Rehabilitation Wins

Deputy Public Defender Rourke Stacy-Padilla (far right) speaks out against chemical spray on youths during Feb. 19 Board of Supervisors meeting.

After reports of continued abuse, the LA County Board of Supervisors unanimously approved a phased elimination of chemical spray in juvenile facilities by year’s end.

The Board’s action came after an afternoon of compelling testimony, including remarks by Deputy Public Defender Rourke Stacy-Padilla.

“The disturbing overreliance of pepper spray has significant and traumatic life-changing consequences for children in custody,” Stacy-Padilla began at the Feb. 19 supervisors’ meeting.

She gave supervisors and the audience a few disturbing examples, noting a youth who wore a helmet because her mental health issues were so severe she was banging her head on a wall — yet she was pepper sprayed.

Another child was pepper sprayed then left alone in his room, Stacy-Padilla continued. He passed out and was awakened by the words ‘code blue!’ and CPR being performed on him before he was rushed to the hospital.

“The LA County Public Defenders know that the youth population has significantly higher rates of trauma, mental health and other issues that make them particularly vulnerable,” said Stacy-Padilla, an 18-year veteran who trains attorneys in the Juvenile Division.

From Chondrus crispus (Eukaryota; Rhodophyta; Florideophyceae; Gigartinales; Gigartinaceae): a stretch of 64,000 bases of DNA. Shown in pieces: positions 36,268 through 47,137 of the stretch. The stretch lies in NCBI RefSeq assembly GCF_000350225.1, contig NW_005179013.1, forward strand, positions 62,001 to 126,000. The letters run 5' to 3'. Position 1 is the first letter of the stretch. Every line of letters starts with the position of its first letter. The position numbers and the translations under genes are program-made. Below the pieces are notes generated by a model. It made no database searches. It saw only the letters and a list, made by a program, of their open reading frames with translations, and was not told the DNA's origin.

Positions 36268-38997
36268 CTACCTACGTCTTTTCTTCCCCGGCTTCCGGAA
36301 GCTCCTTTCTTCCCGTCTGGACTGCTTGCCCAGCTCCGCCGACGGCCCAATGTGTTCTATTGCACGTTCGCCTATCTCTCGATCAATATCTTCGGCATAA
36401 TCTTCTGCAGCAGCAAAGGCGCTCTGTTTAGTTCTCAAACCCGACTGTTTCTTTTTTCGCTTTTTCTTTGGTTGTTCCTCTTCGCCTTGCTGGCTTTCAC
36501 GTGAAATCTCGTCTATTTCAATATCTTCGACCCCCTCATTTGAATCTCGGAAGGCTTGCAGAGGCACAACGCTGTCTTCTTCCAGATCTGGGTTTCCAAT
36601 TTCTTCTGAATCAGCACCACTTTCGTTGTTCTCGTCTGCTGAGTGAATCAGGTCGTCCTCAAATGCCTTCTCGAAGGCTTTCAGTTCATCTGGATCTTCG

The vote came after the County’s Office of Inspector General recent report of activities inside juvenile halls and camps, chronicling potential misconduct by officers and an increase in chemical spray use.

The County Probation Department, which manages the detention and supervision of thousands of youths involved in the justice system, has two months to create a plan to halt the use of “oleoresin capsicum,” known as OC or pepper spray.

Public Defender Ricardo García told the Board, “These young people, these boys these girls need to be treated really the way we treat our own childr

Public Defender Ricardo Garcia (right) advocates for the banning of chemical spray for the third time.

en. And with the same dignity and respect we would expect our children to be treated if they were in those halls.”

García pointed to a part of the OIG’s report that described some probation officers who stated they have no need to use chemical spray because they build rapport with the youths.

“A real part of the solution exists within the very institution, which are those individuals who do care, go to them work with them,” García told the Board. “Because those are the ones my attorneys and my kids tell me do it right. Find them, reward them, leverage them.”

Prior to casting her vote, Chairwoman Janice Hahn spoke directly to García, who had addressed the Board on the issue twice before.

“May I say to our Public Defender, I was very touched by your remarks at the meeting where you talked about your clients,” Hahn said. “And that made me think a lot about how I felt about the use of pepper spray.”

Supervisor Mark Ridley-Thomas said the use of chemical spray “has gotten to what I consider to be an unacceptably embarrassing situation.”

Ridley-Thomas said we can and should do better.

“We must build a safe and rehabilitative environment,” Ridley-Thomas said. “And we must get to what we say the mandate and mission of Probation is all about. Not about punitive or military impulses. It’s supposed to be about rehabilitation.”